Wednesday, January 24, 2018

Why Airfreight Traffic Is Up: Dog Food and Semiconductors Are Vying for Space • Need for fast delivery ramps up battle for cargo room; ‘begging and pleading to get on airplanes’

Executives at Flexport, a San Francisco-based firm that helps customers arrange freight shipments online, say finding space on planes is getting harder.


The Wall Street Journal
By Doug Cameron and  Jennifer Smith
Updated Jan. 24, 2018 7:37 p.m. ET


Companies are shipping more items by plane to meet customers’ rising expectations for rapid delivery, prompting a scramble for cargo space that has sent airfreight rates soaring and pushed Amazon.com Inc. and others into the airline business.

Global airfreight traffic climbed almost 9% year-over-year in November, the start of the peak shipping season, and rates for airfreight were up 17% annually for the month, the biggest price increase since the aftermath of the financial crisis, according to cargo data provider WorldACD.

The cause is twofold: As online shoppers come to expect faster home delivery of everything from smartphones to paper towels, passenger jets and dedicated cargo planes are picking up more kinds of cargo traditionally carried by container ships, trains and trucks. At the same time, strong global economic growth also is spurring demand for goods long ferried by air, such as automotive and manufacturing parts.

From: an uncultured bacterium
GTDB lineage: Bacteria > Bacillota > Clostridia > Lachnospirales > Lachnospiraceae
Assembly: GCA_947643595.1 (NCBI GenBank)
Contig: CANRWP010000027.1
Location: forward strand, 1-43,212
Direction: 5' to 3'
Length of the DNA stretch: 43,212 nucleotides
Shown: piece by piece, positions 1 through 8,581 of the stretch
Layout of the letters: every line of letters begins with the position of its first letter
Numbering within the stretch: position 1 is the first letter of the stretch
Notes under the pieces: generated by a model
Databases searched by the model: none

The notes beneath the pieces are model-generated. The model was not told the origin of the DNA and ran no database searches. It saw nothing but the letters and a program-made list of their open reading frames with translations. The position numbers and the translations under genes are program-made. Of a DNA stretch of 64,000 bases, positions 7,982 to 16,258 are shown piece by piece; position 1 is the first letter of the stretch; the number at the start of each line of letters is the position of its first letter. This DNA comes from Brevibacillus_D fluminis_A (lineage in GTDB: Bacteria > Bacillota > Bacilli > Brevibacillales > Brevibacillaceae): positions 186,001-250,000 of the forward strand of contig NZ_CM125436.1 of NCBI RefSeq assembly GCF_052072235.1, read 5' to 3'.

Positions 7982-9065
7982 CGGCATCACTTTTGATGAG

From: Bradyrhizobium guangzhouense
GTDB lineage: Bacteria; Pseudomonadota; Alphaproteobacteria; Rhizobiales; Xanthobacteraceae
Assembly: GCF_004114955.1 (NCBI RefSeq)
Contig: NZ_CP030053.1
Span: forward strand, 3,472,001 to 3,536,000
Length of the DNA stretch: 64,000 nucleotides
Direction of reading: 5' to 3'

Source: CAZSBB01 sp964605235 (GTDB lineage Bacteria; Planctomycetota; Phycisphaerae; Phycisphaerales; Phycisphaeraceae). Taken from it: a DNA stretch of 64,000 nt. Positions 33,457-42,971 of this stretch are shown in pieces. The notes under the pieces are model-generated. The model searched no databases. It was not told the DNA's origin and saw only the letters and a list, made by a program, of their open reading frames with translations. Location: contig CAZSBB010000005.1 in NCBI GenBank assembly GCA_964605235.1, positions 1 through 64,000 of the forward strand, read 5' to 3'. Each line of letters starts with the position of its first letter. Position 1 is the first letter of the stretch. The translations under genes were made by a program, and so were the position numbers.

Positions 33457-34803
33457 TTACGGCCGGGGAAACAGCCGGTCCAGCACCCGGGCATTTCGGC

Those factors are creating some of the stiffest competition for air-cargo space in years. To meet the rising demand, Amazon is starting its own airline and some air-cargo operators are searching for older, idle jets to convert into freighters.

“You’re literally begging and pleading to get on airplanes, leveraging any contact you can,” said Neel Jones Shah, global head of airfreight for Flexport Inc., a San Francisco-based firm that helps customers arrange freight shipments online.

Some analysts caution the pace of growth may slow in 2018, when year-over-year comparisons will be tougher given the market improvements over the past year.

Still, growth “will be probably in the 4% to 5% range, because the outlook for industrial activity and trade in 2018 is pretty strong,” said Tom Crabtree, regional director of airline market analysis for Boeing Co.’s commercial airplanes unit.